What are biosolids?

Biosolids are a nutrient rich, soil-like product that takes what could be a waste and turns it into a valuable resource that supports sustainable agriculture, forestry, land reclamation, and local gardening.

Biosolids are a beneficial resource made mostly of water, organic matter (plant and animal material), and microorganisms.

How are biosolids made?

Wastewater treatment processes are taken right out of nature’s recipe book. In streams and lakes natural aeration helps to purify the water while microorganisms break down solids. Wastewater treatment uses the same idea; the liquid portion is treated and returned to streams, lakes, or oceans, and the solids are further processed into stable organic material, called biosolids.

Everyone contributes directly or indirectly to biosolids. Both businesses and households, whether connected to sewer systems or on septic tanks, generate biosolids. Today, modern treatment processes and strict controls on discharges to sewers contribute to high quality, recyclable biosolids.

Are biosolids the same as “raw sewage” or “sewage sludge”?

No. Biosolids are the end product.

“Raw sewage” and “sewage sludge” are the raw ingredients. Similar to baking, you start with flour but chemical, biological, and physical changes occur as you mix different ingredients and use heat to transform it. You end up with bread. Biosolids are made in a similar way and are the end product, just like baked bread! Only treated biosolids are used on land as a fertilizer and soil conditioner.

How do biosolids work? How does it make the soil better?

Biosolids provide not only organic matter (dead plant and animal material) that helps the soil hold water like a sponge, but also all the essential nutrients that plants need. This includes macronutrients and micronutrients, which makes the product very useful for farmers. Biosolids also store carbon in the soil and help plants take more carbon dioxide out of the air, which helps fight climate change.

The following are benefits from biosolids:

  • Increased crop yields and plant growth
  • Enhanced soil fertility from macro- and micro-nutrients
  • Improved soil organic matter, structure and tilth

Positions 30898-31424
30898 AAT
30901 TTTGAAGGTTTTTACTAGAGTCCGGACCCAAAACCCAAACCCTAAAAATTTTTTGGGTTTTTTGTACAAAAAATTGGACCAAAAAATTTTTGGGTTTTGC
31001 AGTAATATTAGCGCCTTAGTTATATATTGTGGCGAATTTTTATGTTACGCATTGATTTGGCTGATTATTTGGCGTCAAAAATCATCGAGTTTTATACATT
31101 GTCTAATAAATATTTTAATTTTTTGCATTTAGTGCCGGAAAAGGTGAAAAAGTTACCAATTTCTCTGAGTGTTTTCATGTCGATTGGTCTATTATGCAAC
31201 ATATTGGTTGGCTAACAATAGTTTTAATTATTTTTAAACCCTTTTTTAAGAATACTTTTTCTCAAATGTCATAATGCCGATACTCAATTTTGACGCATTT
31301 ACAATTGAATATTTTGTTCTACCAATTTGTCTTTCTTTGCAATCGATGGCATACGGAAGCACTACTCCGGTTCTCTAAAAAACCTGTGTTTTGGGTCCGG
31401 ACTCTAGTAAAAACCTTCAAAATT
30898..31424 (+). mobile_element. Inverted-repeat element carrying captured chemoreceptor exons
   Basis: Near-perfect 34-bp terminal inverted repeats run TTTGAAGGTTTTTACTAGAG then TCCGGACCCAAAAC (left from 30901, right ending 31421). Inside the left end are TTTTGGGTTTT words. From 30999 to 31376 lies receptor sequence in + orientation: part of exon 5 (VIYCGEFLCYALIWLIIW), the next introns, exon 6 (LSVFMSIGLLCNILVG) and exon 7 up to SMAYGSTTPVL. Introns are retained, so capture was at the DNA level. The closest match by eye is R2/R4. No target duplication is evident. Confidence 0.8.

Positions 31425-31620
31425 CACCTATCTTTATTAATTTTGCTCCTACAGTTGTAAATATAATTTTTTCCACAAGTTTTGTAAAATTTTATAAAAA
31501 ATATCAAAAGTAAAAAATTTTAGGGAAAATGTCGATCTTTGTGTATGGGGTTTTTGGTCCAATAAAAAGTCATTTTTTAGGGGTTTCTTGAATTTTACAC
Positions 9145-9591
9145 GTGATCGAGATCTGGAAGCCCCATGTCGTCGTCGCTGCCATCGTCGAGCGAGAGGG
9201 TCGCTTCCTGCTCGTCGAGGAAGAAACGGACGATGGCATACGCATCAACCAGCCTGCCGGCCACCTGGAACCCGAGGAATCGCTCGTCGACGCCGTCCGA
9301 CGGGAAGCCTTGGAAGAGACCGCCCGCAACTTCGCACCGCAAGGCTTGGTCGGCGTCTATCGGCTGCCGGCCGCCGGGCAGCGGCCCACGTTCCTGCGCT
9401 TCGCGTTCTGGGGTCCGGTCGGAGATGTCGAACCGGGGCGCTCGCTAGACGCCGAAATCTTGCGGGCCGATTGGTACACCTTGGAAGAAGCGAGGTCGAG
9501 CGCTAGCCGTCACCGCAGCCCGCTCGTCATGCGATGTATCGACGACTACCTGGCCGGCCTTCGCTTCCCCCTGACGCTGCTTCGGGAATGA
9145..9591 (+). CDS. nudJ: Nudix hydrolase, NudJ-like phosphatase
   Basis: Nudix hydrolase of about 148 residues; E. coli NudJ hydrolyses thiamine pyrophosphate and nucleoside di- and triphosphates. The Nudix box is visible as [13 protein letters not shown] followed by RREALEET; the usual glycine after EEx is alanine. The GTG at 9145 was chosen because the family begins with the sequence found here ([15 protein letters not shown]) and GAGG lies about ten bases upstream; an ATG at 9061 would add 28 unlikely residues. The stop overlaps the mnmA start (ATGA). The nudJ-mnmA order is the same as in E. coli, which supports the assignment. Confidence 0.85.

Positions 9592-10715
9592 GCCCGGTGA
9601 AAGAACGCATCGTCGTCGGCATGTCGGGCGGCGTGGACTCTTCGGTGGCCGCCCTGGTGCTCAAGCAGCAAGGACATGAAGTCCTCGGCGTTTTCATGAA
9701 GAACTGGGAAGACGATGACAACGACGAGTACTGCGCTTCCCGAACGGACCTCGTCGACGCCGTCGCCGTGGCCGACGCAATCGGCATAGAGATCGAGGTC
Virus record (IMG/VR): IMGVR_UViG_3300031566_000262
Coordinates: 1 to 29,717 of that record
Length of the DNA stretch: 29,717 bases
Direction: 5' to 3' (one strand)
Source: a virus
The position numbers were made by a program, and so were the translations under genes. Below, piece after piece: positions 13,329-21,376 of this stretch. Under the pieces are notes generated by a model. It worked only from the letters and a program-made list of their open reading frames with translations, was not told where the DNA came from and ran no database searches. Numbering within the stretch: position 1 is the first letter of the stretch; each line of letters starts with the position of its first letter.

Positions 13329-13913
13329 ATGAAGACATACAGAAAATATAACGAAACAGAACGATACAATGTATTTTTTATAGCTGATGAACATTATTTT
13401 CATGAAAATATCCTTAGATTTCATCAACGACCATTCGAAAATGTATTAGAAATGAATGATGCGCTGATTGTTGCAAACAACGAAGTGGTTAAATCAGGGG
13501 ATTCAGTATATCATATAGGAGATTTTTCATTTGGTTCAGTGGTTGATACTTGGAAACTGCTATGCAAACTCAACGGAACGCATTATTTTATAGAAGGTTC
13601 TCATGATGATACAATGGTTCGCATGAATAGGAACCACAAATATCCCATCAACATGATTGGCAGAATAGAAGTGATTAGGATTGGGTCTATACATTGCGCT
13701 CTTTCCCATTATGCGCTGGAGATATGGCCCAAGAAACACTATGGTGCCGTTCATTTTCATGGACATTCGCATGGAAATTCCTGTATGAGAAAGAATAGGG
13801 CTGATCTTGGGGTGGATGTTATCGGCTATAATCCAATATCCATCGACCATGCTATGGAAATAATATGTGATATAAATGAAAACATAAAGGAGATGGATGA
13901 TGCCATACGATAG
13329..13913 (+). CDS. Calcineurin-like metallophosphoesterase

• Increased water-holding capacity in sandy soils; improved drainage in heavy soils
  • Reduced soil erosion from wind
  • Increased diversity and productivity by soil microorganisms
  • Improved habitat (food and cover) for wildlife
What are biosolids used for?

Biosolids are used on farms, forests, landscapes and gardens, and to reclaim degraded land and old mine sites.

Biosolids provide essential nutrients for sustainable agriculture and healthy crops.

In the forest, biosolids increase forest productivity, increase tree growth, and improve wildlife habitat.

Composts and soil mixes made with biosolids, usually mixed with sawdust, wood chips, bark, yard clippings or crop residues make excellent mulches, composts, and topsoils for gardening and landscaping.

In land reclamation, biosolids are used to replace lost topsoil, where they improve soil fertility and stability and help revegetate the land and decrease erosion.

Do biosolids smell?

Composted biosolids usually don’t have much odor, they tend to smell like any earthy potting soil or mulch.

Soil mixes with biosolids tend to have a little bit of smell.

Straight biosolids can have an odor that is similar to bone meal or manure, an earthy, ammonia, and Sulphur smell. This is the smell of essential plant nutrients! After being worked into the soil, the odor usually goes away quickly.

What do biosolids look like?

The way biosolids look depends on the treatment process. Some biosolids are mostly solid, spongy material, and some are liquid. Some are dark, almost black, and some are reddish brown like clay. Some biosolids have sparkles in them, called struvite (a mineral).

Can I eat food grown with biosolids?

Yes! Biosolids are applied in amounts that meet the exact nutrient needs of the crop, and are kept far away from streams, wetlands, wells, and other sensitive areas. Research shows food grown with biosolids has more protein and higher yields than food grown without biosolids, and contains no harmful chemicals.

A recent risk assessment by Kennedy/Jenks and the University of Washington found that you would have to work with biosolids for many, many lifetimes before you would even get one dose of ibuprofen. Most of us won’t live that long! Scientists couldn’t find any pharmaceuticals in wheat grain that was grown with biosolids.

Has any research been done?

Biosolids is one of the most heavily researched soil conditioners/soil amendments available. Decades of research have informed the way biosolids are made, used, managed, and regulated by the Environmental Protection Agency. Thousands of peer reviewed articles by reputable university scientists repeatedly demonstrate that biosolids create numerous environmental benefits and protect public health.

In an independent study, the National Academy of Sciences reviewed current regulations, management practices, and public health concerns and concluded that “the use of these materials in the production of crops for human consumption when practiced in accordance with existing federal guidelines and regulations present negligible risk to the consumer, to crop production and to the environment.”